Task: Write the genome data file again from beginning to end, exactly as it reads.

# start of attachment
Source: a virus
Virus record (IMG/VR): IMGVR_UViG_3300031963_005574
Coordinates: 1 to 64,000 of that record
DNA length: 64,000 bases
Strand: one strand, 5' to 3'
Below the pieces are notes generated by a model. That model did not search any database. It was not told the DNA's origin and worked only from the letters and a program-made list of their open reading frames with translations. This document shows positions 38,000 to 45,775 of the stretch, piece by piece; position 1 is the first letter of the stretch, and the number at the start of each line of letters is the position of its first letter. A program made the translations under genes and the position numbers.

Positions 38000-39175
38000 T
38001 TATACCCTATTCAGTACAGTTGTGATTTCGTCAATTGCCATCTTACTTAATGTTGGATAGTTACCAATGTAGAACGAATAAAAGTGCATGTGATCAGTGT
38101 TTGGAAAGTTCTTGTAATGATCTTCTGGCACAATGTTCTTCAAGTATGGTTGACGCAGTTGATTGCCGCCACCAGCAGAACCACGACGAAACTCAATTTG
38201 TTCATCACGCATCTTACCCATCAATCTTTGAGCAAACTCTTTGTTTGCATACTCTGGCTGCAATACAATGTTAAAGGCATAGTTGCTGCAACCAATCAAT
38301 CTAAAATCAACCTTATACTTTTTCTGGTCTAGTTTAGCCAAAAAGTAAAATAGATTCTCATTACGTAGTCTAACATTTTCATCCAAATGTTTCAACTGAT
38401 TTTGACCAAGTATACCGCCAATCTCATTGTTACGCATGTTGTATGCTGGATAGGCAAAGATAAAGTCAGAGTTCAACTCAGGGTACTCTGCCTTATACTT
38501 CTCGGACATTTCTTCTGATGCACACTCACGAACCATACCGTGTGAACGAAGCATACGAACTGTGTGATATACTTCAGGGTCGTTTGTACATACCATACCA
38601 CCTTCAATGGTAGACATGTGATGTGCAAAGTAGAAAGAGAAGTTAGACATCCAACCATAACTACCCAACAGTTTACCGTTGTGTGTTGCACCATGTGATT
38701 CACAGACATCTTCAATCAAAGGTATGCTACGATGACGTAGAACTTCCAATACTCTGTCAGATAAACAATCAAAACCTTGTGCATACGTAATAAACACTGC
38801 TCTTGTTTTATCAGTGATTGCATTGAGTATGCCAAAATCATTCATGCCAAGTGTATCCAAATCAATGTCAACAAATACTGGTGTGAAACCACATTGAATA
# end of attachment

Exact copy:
Source: a virus
Virus record (IMG/VR): IMGVR_UViG_3300031963_005574
Coordinates: 1 to 64,000 of that record
DNA length: 64,000 bases
Strand: one strand, 5' to 3'
Below the pieces are notes generated by a model. That model did not search any database. It was not told the DNA's origin and worked only from the letters and a program-made list of their open reading frames with translations. This document shows positions 38,000 to 45,775 of the stretch, piece by piece; position 1 is the first letter of the stretch, and the number at the start of each line of letters is the position of its first letter. A program made the translations under genes and the position numbers.

Positions 38000-39175
38000 T
38001 TATACCCTATTCAGTACAGTTGTGATTTCGTCAATTGCCATCTTACTTAATGTTGGATAGTTACCAATGTAGAACGAATAAAAGTGCATGTGATCAGTGT
38101 TTGGAAAGTTCTTGTAATGATCTTCTGGCACAATGTTCTTCAAGTATGGTTGACGCAGTTGATTGCCGCCACCAGCAGAACCACGACGAAACTCAATTTG
38201 TTCATCACGCATCTTACCCATCAATCTTTGAGCAAACTCTTTGTTTGCATACTCTGGCTGCAATACAATGTTAAAGGCATAGTTGCTGCAACCAATCAAT
38301 CTAAAATCAACCTTATACTTTTTCTGGTCTAGTTTAGCCAAAAAGTAAAATAGATTCTCATTACGTAGTCTAACATTTTCATCCAAATGTTTCAACTGAT
38401 TTTGACCAAGTATACCGCCAATCTCATTGTTACGCATGTTGTATGCTGGATAGGCAAAGATAAAGTCAGAGTTCAACTCAGGGTACTCTGCCTTATACTT
38501 CTCGGACATTTCTTCTGATGCACACTCACGAACCATACCGTGTGAACGAAGCATACGAACTGTGTGATATACTTCAGGGTCGTTTGTACATACCATACCA
38601 CCTTCAATGGTAGACATGTGATGTGCAAAGTAGAAAGAGAAGTTAGACATCCAACCATAACTACCCAACAGTTTACCGTTGTGTGTTGCACCATGTGATT
38701 CACAGACATCTTCAATCAAAGGTATGCTACGATGACGTAGAACTTCCAATACTCTGTCAGATAAACAATCAAAACCTTGTGCATACGTAATAAACACTGC
38801 TCTTGTTTTATCAGTGATTGCATTGAGTATGCCAAAATCATTCATGCCAAGTGTATCCAAATCAATGTCAACAAATACTGGTGTGAAACCACATTGAATA